The 2009 Victorian Bushfires Royal Commission identified a need to improve the ability to assess the potential impacts of bushfires on rural and urban/rural interface communities. This need related to both an immediate threat and possible extreme scenarios involving future threat.
The project developed a proof of concept simulation system that demonstrated that it is possible to provide critical fire-planning information to emergency services, government and the public in an integrated system.
The Fire Impact and Risk Evaluation Decision Support Tool (FireDST) – proof of concept shows that an integrated systems can assist fire managers to make quick decisions in extremely complex situations. FireDST could help fire managers and incident management teams decide where to direct firefighting resources by simulating the potential impacts a bushfire may have on community assets, infrastructure and people.
Geoscience Australia's Bob Cechet led the FireDST project, working with Geoscience Australia researcher Ian French. FireDST involved a high-calibre collaboration on separate but related projects (see below) with the University of Melbourne's Dr Kevin Tolhurst, Dr Jeff Kepert from the Bureau of Meteorology, and Dr Mick Meyer from CSIRO Marine and Atmospheric Research, who led their respective CRC projects.
The FireDST proof of concept is a probabilistic system. It uses probability theory to predict the likelihood of neighbourhood and house loss, the potential health impacts of bushfire smoke and identifies the areas that are most likely to be affected in a bushfire. The system achieves this by processing known information about ignition location, weather (humidity, temperature, wind speed/direction) and vegetation. FireDST can be run under predicted weather conditions, and be modified for different scenarios, such as changes to wind strength and direction. It uses a parallel computing platform to produce a large number of simulations almost as quickly as a single simulation, thereby creating a suite of possible outcomes.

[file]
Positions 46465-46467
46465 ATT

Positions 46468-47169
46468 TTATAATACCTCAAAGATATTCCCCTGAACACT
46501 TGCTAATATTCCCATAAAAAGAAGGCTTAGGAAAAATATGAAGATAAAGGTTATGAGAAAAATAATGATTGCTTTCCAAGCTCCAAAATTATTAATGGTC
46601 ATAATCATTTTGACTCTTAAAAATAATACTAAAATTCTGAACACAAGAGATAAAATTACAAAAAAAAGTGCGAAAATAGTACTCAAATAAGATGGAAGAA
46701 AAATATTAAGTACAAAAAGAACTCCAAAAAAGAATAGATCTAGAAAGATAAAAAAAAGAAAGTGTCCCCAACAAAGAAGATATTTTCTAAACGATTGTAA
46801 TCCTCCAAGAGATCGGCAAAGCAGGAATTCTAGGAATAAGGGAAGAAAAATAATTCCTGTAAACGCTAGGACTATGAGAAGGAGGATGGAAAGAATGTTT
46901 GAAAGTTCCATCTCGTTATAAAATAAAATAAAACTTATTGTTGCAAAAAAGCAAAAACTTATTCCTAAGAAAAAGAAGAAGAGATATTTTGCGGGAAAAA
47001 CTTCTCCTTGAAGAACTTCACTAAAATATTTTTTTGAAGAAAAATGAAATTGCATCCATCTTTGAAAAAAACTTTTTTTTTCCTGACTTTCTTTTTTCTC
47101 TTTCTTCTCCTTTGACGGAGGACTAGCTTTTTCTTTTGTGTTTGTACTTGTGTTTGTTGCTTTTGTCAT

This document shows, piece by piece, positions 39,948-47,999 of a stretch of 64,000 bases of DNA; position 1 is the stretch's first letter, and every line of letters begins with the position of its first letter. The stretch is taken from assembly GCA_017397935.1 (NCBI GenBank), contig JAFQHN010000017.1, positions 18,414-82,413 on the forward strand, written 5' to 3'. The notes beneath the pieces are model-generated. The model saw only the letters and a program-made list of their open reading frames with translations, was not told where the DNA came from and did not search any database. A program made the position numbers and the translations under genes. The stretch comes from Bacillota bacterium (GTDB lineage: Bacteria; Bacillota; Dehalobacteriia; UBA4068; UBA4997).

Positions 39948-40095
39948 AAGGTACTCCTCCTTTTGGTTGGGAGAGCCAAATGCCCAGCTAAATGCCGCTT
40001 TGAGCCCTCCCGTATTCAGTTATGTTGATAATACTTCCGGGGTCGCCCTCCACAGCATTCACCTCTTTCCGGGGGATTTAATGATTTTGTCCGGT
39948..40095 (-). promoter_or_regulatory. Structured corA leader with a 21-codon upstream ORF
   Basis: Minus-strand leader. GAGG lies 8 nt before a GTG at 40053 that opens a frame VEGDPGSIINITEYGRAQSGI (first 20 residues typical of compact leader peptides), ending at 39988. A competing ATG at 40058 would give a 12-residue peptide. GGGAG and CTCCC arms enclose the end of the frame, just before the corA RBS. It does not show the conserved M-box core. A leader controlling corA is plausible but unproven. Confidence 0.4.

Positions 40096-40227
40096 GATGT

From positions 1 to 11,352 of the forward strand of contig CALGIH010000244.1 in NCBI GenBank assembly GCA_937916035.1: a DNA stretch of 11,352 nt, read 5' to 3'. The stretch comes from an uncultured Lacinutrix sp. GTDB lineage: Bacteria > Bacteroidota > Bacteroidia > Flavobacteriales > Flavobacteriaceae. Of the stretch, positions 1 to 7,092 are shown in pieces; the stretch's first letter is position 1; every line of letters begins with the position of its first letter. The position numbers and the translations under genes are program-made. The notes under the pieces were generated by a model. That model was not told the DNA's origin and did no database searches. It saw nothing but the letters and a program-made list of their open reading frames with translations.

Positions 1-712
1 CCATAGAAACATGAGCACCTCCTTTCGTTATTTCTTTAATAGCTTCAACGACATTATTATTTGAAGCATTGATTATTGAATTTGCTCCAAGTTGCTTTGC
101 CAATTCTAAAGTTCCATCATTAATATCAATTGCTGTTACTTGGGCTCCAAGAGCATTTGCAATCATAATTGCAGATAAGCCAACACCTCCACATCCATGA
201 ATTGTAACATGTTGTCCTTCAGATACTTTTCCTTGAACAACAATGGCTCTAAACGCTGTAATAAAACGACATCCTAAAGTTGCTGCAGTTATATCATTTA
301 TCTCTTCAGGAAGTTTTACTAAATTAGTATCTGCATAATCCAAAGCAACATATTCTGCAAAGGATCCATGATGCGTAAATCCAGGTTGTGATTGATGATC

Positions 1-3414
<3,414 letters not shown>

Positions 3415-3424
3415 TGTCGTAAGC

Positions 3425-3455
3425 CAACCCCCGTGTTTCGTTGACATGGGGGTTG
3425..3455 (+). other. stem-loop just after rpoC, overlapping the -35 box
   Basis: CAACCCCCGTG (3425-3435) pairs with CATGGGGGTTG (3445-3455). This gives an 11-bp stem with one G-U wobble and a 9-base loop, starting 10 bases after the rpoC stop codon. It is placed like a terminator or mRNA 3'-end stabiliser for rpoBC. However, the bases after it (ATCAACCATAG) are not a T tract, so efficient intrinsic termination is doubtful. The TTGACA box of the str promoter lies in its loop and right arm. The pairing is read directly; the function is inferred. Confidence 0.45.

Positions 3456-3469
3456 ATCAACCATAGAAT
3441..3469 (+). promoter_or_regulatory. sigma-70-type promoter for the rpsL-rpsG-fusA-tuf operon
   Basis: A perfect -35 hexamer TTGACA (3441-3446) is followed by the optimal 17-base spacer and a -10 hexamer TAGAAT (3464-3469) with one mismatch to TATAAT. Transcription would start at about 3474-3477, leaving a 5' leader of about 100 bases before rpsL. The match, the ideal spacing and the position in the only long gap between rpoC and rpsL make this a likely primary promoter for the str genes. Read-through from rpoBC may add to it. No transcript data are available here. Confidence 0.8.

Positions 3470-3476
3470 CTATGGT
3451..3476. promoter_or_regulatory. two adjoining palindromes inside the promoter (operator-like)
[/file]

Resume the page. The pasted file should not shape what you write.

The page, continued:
The FireDST project provided fire agencies with a preview of decision support approaches that might possible as computational capacity increases in five to ten years’ time.
As a prototype, FireDST has already revolutionised fire simulation modelling. It promises to be an invaluable asset to fire managers working under pressure to make quick decisions that affect lives and infrastructure.
In his PhD research, the University of South Australia’s Alex Sims quantified the danger of driving in a bushfire. He has examined the factors that contributed to that risk when evacuating during a fire and compared the results with other options, such as abandoning a car to find shelter or staying and defending property.